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The Power of a REAL Apology

Judith Herman, MD, author of Trauma and Recovery, one of the earliest books that really put a spotlight on trauma and its impact as well as what people need in their recovery process, recently published a book called Trauma and Repair: How Trauma Survivors Envision Justice. This is such a rich book filled with important principles about what survivors of abuse and neglect need if they are ever going to recover.

I thought I would share with you some of the points she makes about apologies that raised my awareness of what a genuine apology is and how many times apologies are ineffective and even hurtful.

She begins by stating that, “Many survivors yearn for a genuine apology. They want their perpetrators to admit their crimes and take full responsibility, with remorse and without excuses, to recognize the suffering they have caused, and to show that they are willing to do whatever needs to be done to make amends.”

If you are someone who has been violated, abused or otherwise traumatized by another person, was there any kind of genuine apology in which the person admitted what they did and took responsibility for wounding you, did it with remorse and without excuses, showed that they could appreciate the suffering they caused and that they now want to find a way to make amends?

She shares that when an offender humbles himself, there is a reversal of the power dynamic between victim and offender. As a result of this, there is the possibility that the victim’s dignity and self-respect can be restored.

She adds to this that, “Unfortunately, such full and genuine apologies are rare.” She adds, “Genuine apologies foster the hope that evil deeds can be redeemed, insecure apologies add insult to injury by mocking that hope.”

It seems like we live in a world where most people are unaware and/or incapable of offering full and genuine apologies to those who have been violated, abused or otherwise traumatized. How sad to think of all the people who feel their injury has been mocked! Most may not even realize their wounds have been minimized by an insincere apology but continued to feel the pain of the original offense.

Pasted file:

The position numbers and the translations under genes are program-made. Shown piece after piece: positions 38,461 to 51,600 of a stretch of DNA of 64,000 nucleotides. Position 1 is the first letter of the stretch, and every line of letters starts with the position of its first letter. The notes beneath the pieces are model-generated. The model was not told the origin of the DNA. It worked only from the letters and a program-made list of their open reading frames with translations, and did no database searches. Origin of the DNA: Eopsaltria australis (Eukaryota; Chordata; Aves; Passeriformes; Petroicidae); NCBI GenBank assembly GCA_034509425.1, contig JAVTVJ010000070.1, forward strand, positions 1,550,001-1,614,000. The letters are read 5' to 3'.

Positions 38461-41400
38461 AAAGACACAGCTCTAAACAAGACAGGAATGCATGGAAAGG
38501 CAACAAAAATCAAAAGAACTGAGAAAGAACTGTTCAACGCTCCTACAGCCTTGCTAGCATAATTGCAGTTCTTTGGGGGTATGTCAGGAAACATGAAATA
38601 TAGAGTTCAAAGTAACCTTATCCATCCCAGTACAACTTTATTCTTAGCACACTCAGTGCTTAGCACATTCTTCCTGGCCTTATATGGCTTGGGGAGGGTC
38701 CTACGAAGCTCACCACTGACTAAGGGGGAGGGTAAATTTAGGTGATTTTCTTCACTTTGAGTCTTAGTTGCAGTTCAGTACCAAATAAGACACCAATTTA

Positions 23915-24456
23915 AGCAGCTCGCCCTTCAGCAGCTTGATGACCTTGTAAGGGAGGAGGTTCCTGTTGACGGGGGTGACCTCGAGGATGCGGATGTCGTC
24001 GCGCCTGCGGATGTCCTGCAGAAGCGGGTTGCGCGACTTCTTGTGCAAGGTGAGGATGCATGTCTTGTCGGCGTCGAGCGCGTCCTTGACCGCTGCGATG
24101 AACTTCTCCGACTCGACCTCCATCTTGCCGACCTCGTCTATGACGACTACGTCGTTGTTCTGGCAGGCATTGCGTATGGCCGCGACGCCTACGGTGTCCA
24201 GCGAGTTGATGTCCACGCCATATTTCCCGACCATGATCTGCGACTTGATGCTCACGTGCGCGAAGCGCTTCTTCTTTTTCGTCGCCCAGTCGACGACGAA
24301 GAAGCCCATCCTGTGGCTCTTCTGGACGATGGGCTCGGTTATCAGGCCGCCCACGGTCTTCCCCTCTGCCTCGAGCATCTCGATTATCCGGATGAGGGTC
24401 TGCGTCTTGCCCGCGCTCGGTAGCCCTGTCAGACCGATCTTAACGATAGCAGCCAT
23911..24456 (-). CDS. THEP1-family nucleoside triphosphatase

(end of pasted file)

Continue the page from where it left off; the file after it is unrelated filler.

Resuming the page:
Herman shares what playwright and feminist activist Eve Ensler in her book The Apology states there are four steps that must take place in the mind of the perpetrator: “ First, engaging in deep introspection about what made one capable of their crimes; second, acknowledging in full detail what they had done; third, developing empathy: feeling and understanding the impact of the harms they had influenced; and finally, taking full responsibility in making the apology.” She notes how similar the steps are to those practiced in the various 12 step programs.

To consciously take these four steps requires the time needed to dive deeply into each one to get to the place where they are able to make a sincere and genuine apology. I believe taking personal notes could serve as a guide to this process. Framing an apology that includes putting words to each of the four steps to share with the person to whom they are apologizing provides the opportunity for resolution and healing on the part of each person.

I think how valuable it would be for parents to have a better understanding of what a genuine apology involves as they guide their children in processes of making amends when they inadvertently or blatantly hurt others. What rich conversations could come out of an explanation to children of what a genuine apology involves and that if they only say “I’m sorry, please forgive me” they are not doing justice to what is needed to repair a relationship!

Again, I highly recommend this book and encourage readers to consider purchasing it and studying it to get many more insights about what truth and repair involve. It is a great book for a small group book discussion and is so eye-opening and powerful.

Invitation for Reflection

  1. Can you recall times when you have been wounded, hurt, or somehow traumatized by the actions or even words of someone else? How would a genuine apology have helped you regain your power and recover from those wounds?
  2. Have you had experiences where people quickly said the superficial, “I’m sorry. Please forgive me,” after they did something hurtful, and you know that they aren’t genuinely remorseful; rather they are going through the polite motions that are expected?
  3. Does it seem that until now you might not have realized how important a genuine apology is? Do you feel better equipped to apply the four steps Eve Ensler shared when you need to make a genuine apology?

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